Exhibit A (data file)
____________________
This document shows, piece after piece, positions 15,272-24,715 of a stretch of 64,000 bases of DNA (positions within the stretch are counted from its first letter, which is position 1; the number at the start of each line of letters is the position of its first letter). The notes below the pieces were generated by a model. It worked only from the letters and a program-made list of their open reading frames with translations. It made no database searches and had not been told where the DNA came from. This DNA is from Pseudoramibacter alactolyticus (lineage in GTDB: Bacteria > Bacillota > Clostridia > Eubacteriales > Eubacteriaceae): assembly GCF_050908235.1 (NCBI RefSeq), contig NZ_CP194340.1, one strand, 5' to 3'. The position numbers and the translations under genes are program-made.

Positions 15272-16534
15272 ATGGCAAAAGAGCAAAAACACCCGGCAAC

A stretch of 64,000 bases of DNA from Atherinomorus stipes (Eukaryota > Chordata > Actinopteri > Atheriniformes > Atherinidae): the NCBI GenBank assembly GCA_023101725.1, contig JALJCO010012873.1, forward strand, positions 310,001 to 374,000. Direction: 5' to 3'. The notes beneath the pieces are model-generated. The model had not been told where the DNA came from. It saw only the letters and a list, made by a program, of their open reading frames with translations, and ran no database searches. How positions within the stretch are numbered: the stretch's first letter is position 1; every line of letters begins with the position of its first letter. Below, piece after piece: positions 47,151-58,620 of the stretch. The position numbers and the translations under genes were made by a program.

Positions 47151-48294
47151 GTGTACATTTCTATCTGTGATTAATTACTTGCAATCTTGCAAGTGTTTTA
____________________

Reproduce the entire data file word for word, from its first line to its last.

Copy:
This document shows, piece after piece, positions 15,272-24,715 of a stretch of 64,000 bases of DNA (positions within the stretch are counted from its first letter, which is position 1; the number at the start of each line of letters is the position of its first letter). The notes below the pieces were generated by a model. It worked only from the letters and a program-made list of their open reading frames with translations. It made no database searches and had not been told where the DNA came from. This DNA is from Pseudoramibacter alactolyticus (lineage in GTDB: Bacteria > Bacillota > Clostridia > Eubacteriales > Eubacteriaceae): assembly GCF_050908235.1 (NCBI RefSeq), contig NZ_CP194340.1, one strand, 5' to 3'. The position numbers and the translations under genes are program-made.

Positions 15272-16534
15272 ATGGCAAAAGAGCAAAAACACCCGGCAAC

A stretch of 64,000 bases of DNA from Atherinomorus stipes (Eukaryota > Chordata > Actinopteri > Atheriniformes > Atherinidae): the NCBI GenBank assembly GCA_023101725.1, contig JALJCO010012873.1, forward strand, positions 310,001 to 374,000. Direction: 5' to 3'. The notes beneath the pieces are model-generated. The model had not been told where the DNA came from. It saw only the letters and a list, made by a program, of their open reading frames with translations, and ran no database searches. How positions within the stretch are numbered: the stretch's first letter is position 1; every line of letters begins with the position of its first letter. Below, piece after piece: positions 47,151-58,620 of the stretch. The position numbers and the translations under genes were made by a program.

Positions 47151-48294
47151 GTGTACATTTCTATCTGTGATTAATTACTTGCAATCTTGCAAGTGTTTTA